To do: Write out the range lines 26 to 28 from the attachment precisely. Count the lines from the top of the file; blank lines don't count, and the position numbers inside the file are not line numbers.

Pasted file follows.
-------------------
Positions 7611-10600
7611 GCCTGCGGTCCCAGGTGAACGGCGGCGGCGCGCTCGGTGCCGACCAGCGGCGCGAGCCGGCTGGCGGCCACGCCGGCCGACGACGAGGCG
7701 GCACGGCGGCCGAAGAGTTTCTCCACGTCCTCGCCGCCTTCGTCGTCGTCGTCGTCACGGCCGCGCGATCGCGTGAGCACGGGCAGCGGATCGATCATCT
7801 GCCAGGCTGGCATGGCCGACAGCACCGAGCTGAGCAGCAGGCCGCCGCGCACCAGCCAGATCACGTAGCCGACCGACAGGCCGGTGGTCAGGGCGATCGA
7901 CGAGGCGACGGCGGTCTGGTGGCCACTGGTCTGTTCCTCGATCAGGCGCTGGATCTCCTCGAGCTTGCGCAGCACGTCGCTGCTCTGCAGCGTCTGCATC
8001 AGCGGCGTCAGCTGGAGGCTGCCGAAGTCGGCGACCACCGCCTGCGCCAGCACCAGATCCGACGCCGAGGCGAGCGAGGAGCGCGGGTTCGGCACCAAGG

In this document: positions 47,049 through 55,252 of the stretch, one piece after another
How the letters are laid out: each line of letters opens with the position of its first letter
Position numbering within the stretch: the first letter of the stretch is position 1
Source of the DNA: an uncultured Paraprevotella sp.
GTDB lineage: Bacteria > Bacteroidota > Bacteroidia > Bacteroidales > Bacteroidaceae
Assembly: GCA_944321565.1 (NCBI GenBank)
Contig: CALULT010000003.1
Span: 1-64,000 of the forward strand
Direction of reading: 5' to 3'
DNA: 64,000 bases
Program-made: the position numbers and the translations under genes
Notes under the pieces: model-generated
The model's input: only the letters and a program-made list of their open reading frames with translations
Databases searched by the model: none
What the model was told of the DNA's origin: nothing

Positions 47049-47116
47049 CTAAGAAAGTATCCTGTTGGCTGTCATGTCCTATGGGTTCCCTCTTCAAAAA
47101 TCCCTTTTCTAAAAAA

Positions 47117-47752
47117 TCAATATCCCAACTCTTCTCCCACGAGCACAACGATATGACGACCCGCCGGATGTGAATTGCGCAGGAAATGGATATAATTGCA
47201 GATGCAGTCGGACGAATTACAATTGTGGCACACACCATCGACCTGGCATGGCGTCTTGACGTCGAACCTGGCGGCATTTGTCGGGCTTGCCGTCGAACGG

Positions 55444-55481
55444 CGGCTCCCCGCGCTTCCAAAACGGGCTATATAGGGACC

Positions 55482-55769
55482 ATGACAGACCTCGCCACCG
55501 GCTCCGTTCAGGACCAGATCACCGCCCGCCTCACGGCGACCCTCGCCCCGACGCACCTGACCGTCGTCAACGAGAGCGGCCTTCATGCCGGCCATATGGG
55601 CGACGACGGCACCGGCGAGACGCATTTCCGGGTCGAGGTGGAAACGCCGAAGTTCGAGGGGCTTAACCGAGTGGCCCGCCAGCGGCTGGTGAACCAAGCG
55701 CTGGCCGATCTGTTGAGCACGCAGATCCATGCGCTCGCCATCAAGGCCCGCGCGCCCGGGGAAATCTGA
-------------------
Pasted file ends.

47117 TCAATATCCCAACTCTTCTCCCACGAGCACAACGATATGACGACCCGCCGGATGTGAATTGCGCAGGAAATGGATATAATTGCA
47201 GATGCAGTCGGACGAATTACAATTGTGGCACACACCATCGACCTGGCATGGCGTCTTGACGTCGAACCTGGCGGCATTTGTCGGGCTTGCCGTCGAACGG

Positions 55444-55481